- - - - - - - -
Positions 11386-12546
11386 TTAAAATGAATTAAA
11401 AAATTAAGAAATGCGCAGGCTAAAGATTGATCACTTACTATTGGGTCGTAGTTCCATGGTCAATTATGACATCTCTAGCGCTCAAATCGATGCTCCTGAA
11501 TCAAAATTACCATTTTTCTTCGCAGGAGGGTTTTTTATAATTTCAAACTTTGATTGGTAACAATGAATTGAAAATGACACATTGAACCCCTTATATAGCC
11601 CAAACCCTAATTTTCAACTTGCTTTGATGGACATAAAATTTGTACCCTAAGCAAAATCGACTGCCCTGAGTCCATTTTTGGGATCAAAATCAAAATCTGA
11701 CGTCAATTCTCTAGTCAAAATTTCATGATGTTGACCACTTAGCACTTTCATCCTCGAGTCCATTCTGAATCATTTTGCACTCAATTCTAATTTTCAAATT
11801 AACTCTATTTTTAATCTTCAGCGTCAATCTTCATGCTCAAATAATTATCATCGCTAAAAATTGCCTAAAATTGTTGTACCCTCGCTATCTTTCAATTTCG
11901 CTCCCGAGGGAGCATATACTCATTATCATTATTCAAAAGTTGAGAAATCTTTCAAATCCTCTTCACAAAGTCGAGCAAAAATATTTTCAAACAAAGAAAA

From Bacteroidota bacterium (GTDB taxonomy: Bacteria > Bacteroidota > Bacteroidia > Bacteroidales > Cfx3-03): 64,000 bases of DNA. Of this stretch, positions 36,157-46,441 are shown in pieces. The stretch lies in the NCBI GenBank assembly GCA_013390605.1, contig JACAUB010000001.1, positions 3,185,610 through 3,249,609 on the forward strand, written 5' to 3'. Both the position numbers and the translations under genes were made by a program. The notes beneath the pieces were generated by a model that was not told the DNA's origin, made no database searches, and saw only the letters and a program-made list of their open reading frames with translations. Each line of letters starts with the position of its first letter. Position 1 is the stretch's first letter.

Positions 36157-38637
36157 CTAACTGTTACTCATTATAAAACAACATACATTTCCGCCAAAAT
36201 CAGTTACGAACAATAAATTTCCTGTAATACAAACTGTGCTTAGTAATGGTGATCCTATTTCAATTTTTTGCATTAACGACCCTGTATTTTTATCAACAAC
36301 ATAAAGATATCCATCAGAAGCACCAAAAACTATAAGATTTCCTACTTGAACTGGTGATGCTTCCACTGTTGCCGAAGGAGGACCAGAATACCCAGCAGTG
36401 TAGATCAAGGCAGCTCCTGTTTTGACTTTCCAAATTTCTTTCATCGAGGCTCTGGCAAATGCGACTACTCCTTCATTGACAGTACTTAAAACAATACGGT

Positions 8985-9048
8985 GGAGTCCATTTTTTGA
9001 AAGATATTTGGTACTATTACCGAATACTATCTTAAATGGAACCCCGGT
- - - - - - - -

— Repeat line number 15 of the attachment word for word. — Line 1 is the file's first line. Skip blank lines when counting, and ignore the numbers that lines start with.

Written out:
Positions 8985-9048